SKOV3 cells were plated in a 384-well format and treated with Dharmacon siRNA kinome library targeting 779 different genes for 48 h. Cells were treated with 10 nM paclitaxel or vehicle control for 24 h prior to fixation with 4% paraformaldehyde for 5 min. Cells were permeabilised with ice-cold absolute ethanol and left overnight at -20°C prior to adding wash buffer (Tris-buffered saline, 0.2% Triton X-100 and 0.04% SDS) for 10 min. Cells were blocked in blocking buffer (1.5% bovine serum albumin diluted in Tris-buffered saline) for 1 h at room temperature. Cells were incubated with anti-phospho-histone H3 S10 antibody diluted in blocking buffer for 1 h at room temperature. Three washes were performed with wash buffer for 5 min each and Alexa Fluor 488 donkey anti-rabbit was diluted in blocking buffer and added to each well for 1 h at room temperature in the dark. Cells were washed three times as before and incubated with 10 μg/ml Hoechst 33342 (Thermo Fisher Scientific) diluted in PBS for 10 min at room temperature. The Hoechst stain was removed and PBS was added to each well prior to image acquisition using the In Cell Analyzer 1000 (GE Healthcare) as previously described . Data analysis was carried out using R programming language and software. Cells were assigned to specific wells and the mean pixel intensity values were calculated for each Hoechst and phospho-histone H3 S10 cell and background values were subtracted. The percentage of mitotic cells was calculated for each well by dividing the number of cells staining positive for phospho-histone H3 S10 by the total number of cells that stained positive for Hoechst. The median of triplicate values was obtained for each condition.
Cells were grown to 80% confluence on cover slips in 12-well plates prior to fixation with 0.5 ml 4% methanol-free formaldehyde (Thermo Fisher Scientific) for 4 min at room temperature. Permeabilisation was achieved using 0.5 ml 100% ice-cold ethanol and incubation at -20°C overnight. Ethanol was removed and 1 ml wash buffer (1x TBS, 0.2% Triton X100 and 0.04% SDS, Sigma-Aldrich was added to the wells for 5 min. Cells were blocked in 1 ml blocking buffer (3% bovine serum albumin diluted in 1xTBS) for 1 h at room temperature. Cover slips were incubated with 60 μl primary antibody diluted in blocking buffer for 1 h at room temperature. Three washes were performed with 1 ml wash buffer for 5 min each. Secondary antibodies (Alexa Fluor 488 donkey anti-rabbit or Alexa Fluor 568 donkey anti-mouse, Thermo Fisher Scientific) were diluted in blocking buffer and 60 μl was added to each cover slip for 1 h at room temperature in the dark. Cells were washed as before prior to mounting the coverslips with mounting medium containing DAPI (Vectashield) on microscope slides (ThermoScientific) sealed with nail varnish at the edges. Slides were stored at 4°C in the dark until analysis. Images were analysed on the Zeiss Observer Z1 Microscope using a 40X oil objective or a 20X objective. Images were analysed using ImageJ software.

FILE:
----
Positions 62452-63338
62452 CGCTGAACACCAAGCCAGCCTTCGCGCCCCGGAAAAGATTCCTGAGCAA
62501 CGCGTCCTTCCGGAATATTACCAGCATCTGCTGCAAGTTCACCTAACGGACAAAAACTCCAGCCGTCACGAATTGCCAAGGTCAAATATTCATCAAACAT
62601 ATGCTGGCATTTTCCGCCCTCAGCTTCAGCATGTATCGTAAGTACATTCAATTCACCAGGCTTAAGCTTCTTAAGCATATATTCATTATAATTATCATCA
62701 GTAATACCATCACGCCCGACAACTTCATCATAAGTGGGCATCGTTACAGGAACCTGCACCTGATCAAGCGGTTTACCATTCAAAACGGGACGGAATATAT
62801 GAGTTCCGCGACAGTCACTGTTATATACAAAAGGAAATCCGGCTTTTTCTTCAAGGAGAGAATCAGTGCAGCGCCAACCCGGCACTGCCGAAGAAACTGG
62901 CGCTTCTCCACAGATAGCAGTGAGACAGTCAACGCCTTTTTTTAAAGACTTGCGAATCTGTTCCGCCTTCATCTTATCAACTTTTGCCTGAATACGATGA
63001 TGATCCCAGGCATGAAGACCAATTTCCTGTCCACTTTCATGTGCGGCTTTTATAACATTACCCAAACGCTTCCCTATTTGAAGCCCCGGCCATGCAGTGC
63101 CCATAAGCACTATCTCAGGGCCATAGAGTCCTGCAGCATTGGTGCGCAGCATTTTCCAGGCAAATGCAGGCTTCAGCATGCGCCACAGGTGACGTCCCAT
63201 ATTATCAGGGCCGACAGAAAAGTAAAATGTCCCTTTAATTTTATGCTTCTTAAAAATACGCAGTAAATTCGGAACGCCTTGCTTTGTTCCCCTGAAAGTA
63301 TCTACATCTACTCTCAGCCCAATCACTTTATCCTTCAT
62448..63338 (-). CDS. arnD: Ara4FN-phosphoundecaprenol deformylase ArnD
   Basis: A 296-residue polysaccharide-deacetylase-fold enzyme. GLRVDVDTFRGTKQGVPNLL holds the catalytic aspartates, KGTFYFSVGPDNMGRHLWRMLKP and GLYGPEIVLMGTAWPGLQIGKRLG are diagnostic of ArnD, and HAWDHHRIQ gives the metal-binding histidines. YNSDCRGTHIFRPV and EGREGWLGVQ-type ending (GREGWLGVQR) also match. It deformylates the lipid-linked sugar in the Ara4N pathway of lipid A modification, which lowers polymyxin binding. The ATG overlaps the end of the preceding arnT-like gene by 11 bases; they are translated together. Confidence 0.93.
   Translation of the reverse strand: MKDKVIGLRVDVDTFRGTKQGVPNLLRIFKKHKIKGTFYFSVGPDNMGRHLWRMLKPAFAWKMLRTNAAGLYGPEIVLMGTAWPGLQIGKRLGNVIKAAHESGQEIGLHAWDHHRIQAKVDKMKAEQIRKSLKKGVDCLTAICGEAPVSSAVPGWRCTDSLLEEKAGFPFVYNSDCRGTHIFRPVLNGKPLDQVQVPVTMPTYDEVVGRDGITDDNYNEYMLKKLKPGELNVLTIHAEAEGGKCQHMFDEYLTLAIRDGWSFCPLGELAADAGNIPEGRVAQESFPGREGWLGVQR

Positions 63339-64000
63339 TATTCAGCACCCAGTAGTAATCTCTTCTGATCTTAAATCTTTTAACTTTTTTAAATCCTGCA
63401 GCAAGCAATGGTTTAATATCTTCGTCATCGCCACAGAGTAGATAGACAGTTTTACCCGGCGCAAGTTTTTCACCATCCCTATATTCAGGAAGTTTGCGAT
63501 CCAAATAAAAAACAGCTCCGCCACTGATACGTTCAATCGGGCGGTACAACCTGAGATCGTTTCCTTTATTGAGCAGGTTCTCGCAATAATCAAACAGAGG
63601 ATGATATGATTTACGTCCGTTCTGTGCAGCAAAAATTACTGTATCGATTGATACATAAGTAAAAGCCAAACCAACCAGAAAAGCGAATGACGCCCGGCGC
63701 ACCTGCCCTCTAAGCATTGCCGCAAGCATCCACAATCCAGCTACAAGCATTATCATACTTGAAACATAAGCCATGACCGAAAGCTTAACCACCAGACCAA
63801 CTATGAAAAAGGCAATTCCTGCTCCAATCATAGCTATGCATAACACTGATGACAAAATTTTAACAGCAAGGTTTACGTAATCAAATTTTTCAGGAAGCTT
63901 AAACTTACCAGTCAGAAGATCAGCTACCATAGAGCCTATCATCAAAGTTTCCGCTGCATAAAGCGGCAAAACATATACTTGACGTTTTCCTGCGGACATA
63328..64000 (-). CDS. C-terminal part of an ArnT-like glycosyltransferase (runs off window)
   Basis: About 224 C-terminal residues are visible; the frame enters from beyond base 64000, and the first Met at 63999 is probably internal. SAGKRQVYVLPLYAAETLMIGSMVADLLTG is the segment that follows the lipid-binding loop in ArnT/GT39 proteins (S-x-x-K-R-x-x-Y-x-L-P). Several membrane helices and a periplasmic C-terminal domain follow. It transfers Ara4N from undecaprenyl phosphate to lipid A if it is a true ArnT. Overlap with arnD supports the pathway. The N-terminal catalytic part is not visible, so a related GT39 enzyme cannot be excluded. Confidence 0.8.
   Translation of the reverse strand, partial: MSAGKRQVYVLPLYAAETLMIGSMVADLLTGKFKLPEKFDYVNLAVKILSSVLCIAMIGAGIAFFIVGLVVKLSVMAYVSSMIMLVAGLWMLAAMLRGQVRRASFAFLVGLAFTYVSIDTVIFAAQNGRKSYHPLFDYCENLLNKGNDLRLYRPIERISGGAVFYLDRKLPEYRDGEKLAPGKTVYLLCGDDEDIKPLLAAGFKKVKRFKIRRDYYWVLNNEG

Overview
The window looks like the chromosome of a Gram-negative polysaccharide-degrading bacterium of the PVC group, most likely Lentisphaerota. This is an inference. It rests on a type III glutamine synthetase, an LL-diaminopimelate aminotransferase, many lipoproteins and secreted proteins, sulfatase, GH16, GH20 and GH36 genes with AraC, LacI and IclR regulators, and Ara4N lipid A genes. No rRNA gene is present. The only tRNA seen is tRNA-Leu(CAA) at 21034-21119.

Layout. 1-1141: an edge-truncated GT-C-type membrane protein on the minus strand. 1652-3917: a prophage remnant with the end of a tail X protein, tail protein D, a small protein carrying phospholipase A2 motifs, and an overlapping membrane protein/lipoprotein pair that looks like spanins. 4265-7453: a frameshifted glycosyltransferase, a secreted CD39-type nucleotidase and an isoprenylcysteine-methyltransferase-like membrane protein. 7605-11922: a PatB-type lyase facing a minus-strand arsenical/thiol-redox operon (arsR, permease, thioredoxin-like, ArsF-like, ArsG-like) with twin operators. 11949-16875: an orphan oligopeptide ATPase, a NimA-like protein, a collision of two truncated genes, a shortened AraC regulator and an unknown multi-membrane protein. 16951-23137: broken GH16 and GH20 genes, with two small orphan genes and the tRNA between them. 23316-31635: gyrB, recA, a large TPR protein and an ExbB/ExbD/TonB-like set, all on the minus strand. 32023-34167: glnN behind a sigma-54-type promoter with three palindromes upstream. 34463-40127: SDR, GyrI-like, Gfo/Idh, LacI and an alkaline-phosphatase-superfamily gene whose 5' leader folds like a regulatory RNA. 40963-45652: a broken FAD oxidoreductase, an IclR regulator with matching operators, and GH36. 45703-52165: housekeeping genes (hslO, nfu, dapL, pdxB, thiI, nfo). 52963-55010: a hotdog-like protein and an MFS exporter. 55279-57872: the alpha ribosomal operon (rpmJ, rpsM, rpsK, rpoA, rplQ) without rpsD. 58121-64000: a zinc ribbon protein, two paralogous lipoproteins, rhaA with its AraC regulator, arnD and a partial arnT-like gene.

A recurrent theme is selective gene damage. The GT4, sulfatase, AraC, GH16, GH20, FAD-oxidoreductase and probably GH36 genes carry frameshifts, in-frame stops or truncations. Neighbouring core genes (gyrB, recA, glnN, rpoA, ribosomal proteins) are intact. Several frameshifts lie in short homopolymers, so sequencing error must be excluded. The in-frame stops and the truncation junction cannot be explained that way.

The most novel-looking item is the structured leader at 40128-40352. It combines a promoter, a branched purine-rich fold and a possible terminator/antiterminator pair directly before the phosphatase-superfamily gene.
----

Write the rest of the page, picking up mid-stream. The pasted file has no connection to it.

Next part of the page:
Quantification of mitotic cells by flow cytometry
Cells were centrifuged at 1500 rpm (365 xg) for 5 min to pellet the cells. Supernatants were removed and pellets were resuspended thoroughly in 0.5 ml PBS and transferred to Falcon 5 ml Round Bottom flow cytometry tubes (Scientific Laboratory Supplies). 0.5 ml 8% methanol-free formaldehyde (Thermo Fisher Scientific) was added to give a final concentration of 4% and incubated for 6 min at room temperature. Fixative was removed by centrifugation at 1500 rpm (365 xg) for 5 min and samples were thoroughly resuspended in 1 ml ice-cold 100% ethanol and placed at -20°C overnight to allow cell permeabilisation. Cells centrifugation at 5000 rpm for 5 min and washed in 1 ml blocking buffer (3% bovine serum albumin in 1xTBS). Cells were collected by centrifugation as described above and resuspended in 1 ml blocking buffer for 1 h at room temperature. Cells were pelleted again and incubated with rabbit anti-phospho-histone H3 S10 diluted in blocking buffer for 1 h at room temperature. Cells were washed twice in 1 ml blocking buffer before incubation with the secondary antibody (Alexa Fluor 488 donkey anti-rabbit) diluted in blocking buffer for 1 h at room temperature in the dark. Cells were pelleted by centrifugation at 5000 rpm for 5 min and washed in 1 ml blocking buffer. Cells were finally resuspended in 0.5 ml 3 μM Propidium Iodide solution (PI) (Thermo Fisher Scientific) diluted in PBS to exclude dead cells as PI is membrane impermeant and analysed on the CyAn ADP Analyser (Beckman Coulter). Data from approximately 100,000 cells from each sample were analysed using FlowJo software.